More creative content on local radio and TV urged

Updated 03 June 2015

More creative content on local radio and TV urged

JEDDAH: Experts from the United States, Britain, France, Poland, Gulf and Arab countries recently took part in Saudi Creative Week held under the Saudi National Creative Initiative (SNCI).

The experts provided lectures, meetings and workshops with the participation of 86 young men and women.
During the lectures, experts talked about ways to turn media and advertising into creative industries in the Kingdom. One of the featured workshops was designed to give participants an overview of ways to develop projects for television by choosing the right people for the project, improving the creative idea and selling it to broadcasters or investors, as well as giving participants a general overview on how to produce their ideas and present it for TV.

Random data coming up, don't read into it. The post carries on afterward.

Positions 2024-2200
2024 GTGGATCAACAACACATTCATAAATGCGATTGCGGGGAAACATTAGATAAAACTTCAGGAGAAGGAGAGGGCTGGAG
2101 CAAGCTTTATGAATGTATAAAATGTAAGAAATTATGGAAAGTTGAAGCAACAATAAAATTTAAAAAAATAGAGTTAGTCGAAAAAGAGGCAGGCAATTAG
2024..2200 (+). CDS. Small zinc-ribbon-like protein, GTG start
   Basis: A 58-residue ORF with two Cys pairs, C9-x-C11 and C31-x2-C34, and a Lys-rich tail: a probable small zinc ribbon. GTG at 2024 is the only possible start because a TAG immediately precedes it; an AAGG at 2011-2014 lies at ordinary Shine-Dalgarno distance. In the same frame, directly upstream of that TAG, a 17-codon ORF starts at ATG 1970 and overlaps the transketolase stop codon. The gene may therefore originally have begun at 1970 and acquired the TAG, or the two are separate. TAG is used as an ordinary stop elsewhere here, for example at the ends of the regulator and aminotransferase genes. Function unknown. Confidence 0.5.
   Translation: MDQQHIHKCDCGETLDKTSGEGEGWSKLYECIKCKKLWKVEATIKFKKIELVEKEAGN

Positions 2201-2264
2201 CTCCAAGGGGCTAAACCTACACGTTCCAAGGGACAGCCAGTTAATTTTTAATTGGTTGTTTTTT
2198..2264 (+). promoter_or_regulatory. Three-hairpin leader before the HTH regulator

Sofana Dahlan, head of the SNCI, said that media and advertising was chosen as one of the subjects during the creative week due to the traditional and stereotypical view of local TV, where “some local TV channels are importing foreign TV programs and Arabizing them. We want the local media to start producing creative radio and TV programs to enrich our content,” Dahlan added, hoping that this will also instill more trust in Saudi ideas and expertise.
She added that the SNCI aims to discover and analyze the nature of local creative industries in Saudi Arabia and create a platform to help people develop, practice and celebrate their creative capabilities.